Below is a copy of the generic version:


New eBook Urges Catholics to Help Jesus’ Less Fortunate

For Immediate Release:

INNSBROOK, MO — These times of disastrous economic conditions and events spawned by global geological and climactic changes call for more Catholics to do something for those unfortunate ones who suffer most their consequences.

So says John O’Neill, who has published his first eBook, Jesus’ Six Keys to a More Perfect You. In the book, he classifies Jesus’ instructions to His disciples into six keys designed to transform ordinary Catholics into extraordinary people, dedicated to imitating Christ by serving others, especially the poor and suffering, whom Jesus called His “least ones”. The book also suggests practical ways in which the reader can do these corporal and spiritual works of mercy through various charitable organizations in his or her community.

The electronic book is available on (Kindle), Barnes and Noble (Nook) and, publishers and distributors of eBooks in all formats. “I chose these three publishers for their retailing success,” said Mr. O’Neill, “and for their ability to format and download books for PC and Mac computers and Kindle, Kobo, Nook and Sony eReaders, as well as on such mobile devices as Blackberry, iPad, Android, iPod touch and netbook, a valuable aid in spreading Jesus’ teachings to the large market of Millennial and Post-Vatican II generations of Catholics nationwide.”

John, a seminary-educated Catholic layman, with a degree in Thomistic philosophy and a year of post-graduate theological studies at Catholic University of America, continues to write manuscripts which he hopes will become future eBooks in the Catholic religion and spirituality or self-help genres.

Copies for sale at $4.99; you can find a free preview sample of Jesus’ Six Keys to a More Perfect You,  at the publishers’ websites listed below: [Search on title name] [Search on title name] [Search on John O’Neill]

For more information or for a book review copy:

Contact John O’Neill at, or by phone at 636-295-0449 or 636-745-7861.


The E-Mail Campaign for an eBook

One of the best publicity resources for any author’s book marketing campaign is his/her email address book. Currently, I maintain a gmail address book of more than 270 names, grouped into fifteen different categories, including immediate and extended family members, Catholic magazine editors, Catholic newspaper editors, friends and acquaintances at our church, friends and neighbors within our community, friends in former parishes and communities, previous eBook buyers, etc. These categories enable me to segment my list in order to tailor my e-mail message according to our particular releationship or their particular function (e.g., as editors of or bloggers in Catholic media or reviewers of Catholic books).

The specific type of eBook genre that I write (Catholic/Christian religious books) dictates the make-up of my target market segment. If I later switch to writing in another genre, I’ll have to gather and add new e-mail address groups related to that particular genre interest.

An important promotional tool of each e-mail message in each campaign is the author’s unique signature, which includes my name, my occupation (eBook author/publisher) and the links to my various e-Book pages and my pertinent blogs. Here is an example:

John O’Neill
eBook Author/Publisher

My Author/Book Pages

My Blog:

REMEMBER: your email message to any of your groups should always be a soft-sell invitation to read, review or publicize your eBook. No hard-sell. No unwanted spam.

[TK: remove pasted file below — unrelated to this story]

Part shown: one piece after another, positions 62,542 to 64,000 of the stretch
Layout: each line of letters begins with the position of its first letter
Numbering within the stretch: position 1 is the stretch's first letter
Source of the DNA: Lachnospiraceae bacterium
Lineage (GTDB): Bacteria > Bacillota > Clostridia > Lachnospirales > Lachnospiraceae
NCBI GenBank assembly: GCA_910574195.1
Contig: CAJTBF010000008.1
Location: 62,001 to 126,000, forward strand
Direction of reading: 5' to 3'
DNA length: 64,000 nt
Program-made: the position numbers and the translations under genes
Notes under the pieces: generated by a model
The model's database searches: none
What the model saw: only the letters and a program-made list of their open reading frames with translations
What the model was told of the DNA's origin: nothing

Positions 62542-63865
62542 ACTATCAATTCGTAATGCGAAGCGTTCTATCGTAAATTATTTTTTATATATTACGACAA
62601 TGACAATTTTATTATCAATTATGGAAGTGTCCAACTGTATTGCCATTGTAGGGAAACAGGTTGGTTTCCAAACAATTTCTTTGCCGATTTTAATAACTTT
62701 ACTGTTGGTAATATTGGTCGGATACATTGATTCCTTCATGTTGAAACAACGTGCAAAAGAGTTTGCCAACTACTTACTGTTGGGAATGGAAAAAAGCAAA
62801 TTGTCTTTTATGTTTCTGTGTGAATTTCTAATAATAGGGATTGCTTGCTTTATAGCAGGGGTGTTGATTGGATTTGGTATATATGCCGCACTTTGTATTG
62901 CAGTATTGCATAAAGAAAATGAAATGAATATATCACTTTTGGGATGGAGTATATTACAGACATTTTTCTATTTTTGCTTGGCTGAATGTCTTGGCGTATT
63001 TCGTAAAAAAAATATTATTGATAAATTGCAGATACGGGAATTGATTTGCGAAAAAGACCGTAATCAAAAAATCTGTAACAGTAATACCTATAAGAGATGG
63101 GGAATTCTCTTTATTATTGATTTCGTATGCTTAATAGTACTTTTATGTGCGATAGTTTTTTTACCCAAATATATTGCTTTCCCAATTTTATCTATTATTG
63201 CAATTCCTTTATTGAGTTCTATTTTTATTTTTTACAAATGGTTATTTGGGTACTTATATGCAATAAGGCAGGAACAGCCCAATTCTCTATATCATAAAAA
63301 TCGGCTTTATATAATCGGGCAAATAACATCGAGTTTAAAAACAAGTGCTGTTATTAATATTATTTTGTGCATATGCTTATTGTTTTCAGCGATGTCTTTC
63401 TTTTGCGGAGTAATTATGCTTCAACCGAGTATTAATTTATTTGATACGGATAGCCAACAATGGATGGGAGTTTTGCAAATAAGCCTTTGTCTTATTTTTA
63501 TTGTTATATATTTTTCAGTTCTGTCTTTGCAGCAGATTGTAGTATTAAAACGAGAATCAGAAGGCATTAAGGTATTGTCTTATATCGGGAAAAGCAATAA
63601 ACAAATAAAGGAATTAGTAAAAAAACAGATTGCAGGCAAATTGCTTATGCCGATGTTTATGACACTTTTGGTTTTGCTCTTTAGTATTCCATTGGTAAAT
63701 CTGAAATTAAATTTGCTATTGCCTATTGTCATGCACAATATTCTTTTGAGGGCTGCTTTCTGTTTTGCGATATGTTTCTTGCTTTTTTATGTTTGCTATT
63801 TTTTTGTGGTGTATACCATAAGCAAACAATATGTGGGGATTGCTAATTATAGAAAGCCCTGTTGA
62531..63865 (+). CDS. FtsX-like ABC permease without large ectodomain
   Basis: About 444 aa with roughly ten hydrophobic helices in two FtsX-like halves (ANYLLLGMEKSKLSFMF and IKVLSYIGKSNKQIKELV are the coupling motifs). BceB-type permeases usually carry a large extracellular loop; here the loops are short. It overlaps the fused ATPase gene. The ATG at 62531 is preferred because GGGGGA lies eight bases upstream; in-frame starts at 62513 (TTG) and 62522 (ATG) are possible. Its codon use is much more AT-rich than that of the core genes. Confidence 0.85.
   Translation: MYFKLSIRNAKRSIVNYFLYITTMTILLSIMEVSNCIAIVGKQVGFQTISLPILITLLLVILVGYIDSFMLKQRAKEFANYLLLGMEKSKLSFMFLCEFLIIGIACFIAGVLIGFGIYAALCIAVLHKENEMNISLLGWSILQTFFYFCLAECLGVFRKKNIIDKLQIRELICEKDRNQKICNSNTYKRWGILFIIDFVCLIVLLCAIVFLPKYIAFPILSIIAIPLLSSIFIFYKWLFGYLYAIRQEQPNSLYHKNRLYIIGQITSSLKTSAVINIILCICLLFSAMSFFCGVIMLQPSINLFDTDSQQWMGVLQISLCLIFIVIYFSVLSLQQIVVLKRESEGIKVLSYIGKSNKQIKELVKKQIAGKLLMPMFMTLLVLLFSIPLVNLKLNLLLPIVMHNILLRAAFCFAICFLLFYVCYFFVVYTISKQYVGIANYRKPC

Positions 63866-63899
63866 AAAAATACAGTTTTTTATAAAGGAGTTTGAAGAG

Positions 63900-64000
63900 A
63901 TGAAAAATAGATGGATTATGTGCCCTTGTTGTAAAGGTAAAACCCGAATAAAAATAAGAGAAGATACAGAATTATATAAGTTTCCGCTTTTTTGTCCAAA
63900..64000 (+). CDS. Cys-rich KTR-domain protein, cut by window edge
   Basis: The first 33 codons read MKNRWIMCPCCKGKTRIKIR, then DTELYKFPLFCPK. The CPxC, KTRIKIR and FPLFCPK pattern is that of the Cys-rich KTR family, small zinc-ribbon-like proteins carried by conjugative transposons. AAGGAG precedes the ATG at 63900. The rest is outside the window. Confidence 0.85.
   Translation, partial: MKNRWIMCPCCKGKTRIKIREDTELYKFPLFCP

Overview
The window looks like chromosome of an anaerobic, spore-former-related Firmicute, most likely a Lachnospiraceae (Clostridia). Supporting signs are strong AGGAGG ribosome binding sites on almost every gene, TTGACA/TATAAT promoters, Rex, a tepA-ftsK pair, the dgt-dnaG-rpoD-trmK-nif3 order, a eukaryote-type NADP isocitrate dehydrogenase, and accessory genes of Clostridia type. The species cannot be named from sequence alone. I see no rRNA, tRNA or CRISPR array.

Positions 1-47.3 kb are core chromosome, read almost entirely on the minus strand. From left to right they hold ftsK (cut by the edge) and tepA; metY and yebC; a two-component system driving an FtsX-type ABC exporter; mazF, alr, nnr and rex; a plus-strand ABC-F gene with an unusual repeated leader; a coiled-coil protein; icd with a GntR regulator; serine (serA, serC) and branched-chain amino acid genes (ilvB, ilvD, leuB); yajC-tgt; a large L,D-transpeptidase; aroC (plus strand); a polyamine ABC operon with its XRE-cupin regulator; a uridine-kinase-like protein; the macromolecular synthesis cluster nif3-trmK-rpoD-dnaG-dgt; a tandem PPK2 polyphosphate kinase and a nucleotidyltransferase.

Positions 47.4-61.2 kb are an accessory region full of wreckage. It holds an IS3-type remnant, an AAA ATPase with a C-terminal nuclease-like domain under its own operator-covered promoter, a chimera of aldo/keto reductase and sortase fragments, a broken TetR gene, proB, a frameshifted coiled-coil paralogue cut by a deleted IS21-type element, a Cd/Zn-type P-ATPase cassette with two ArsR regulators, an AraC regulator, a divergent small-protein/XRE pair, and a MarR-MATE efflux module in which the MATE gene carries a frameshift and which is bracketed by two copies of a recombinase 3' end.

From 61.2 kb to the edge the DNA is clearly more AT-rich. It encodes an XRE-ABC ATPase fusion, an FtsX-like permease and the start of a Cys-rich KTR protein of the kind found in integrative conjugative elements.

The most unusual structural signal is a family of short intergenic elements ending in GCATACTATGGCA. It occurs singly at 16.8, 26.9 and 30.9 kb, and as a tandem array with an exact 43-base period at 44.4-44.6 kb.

Obviously, I’ve included examples taken from my personal experiences in my particular genre market. Based on the types of eBooks that you are, or will be, writing, your market segments might be altogether different. If so, be sure that you have researched your book market thoroughly, and have built your e-mail address book accordingly.

Know the print and online media in your target market. Research the influential newspapers, magazines, blogs, websites and social media reaching your target readership. Categorize them into groups within your e-mail address book. Then, as you publish each new eBook invite them to read and review your book.

In the case of potential book reviewers, offer them a free review copy of your book. If you publish on (Kindle) and (Nook), they will permit you to lend potential reviewers a copy of your eBook for a 14-day period. has a coupon program, which enables you to send to selected reviewers a coupon code that will allow them to acquire a review copy of your book at no cost.

The object of all publicity and promotion is to get people to seek more information about each of your eBooks so that they’ll want to buy, read and/or review them and recommend them to others.

Your e-mail address book and e-mail signature can be very valuable tools for achieving those goals.

Promoting eBooks on My Blogs

In September, 2008, I began my first and primary blog, Catholic Writer’s Notebook, as a testing ground for some of the topics I planned to include in my manuscripts for publication. When, in January,2011, I actually published one of my manuscripts as an eBook on, and, the experience was so exhilarating that I decided to share it with fellow or aspiring eBook authors on the weblog which you now are reading.

Becoming a blogger, like becoming an author, is fraught with challenges. The blogosphere is a very crowded place. Even in my niche of Catholic life and spirituality, there are, at least, close to 2,400 active blogs; many of which posted by 194 Catholic dioceses and archdioceses, 126 of their Catholic newspapers, well-known Catholic authors, Catholic magazines and major publishers or retailers of Catholic books —all with a built-in following. How can some poor schlemiel with nothing but a penchant for writing religious books in the Roman Catholic tradition compete for their attention?

There are many competitive blogs, developed by pros who know the ins and outs of HTML, traffic-building search engine optimization (SEO), source code validation, Technorati ratings, etc. In order to compete with them, I have to concentrate on learning these things, too, if I want to make my blogs effective selling tools for my eBooks, and vice versa. After all, if I want the Holy Spirit to drive web traffic to my blogs and eBooks, it might be helpful if I gave Him something to work with. (Not that He needs it, but I’m sure that He expects me to do my part.)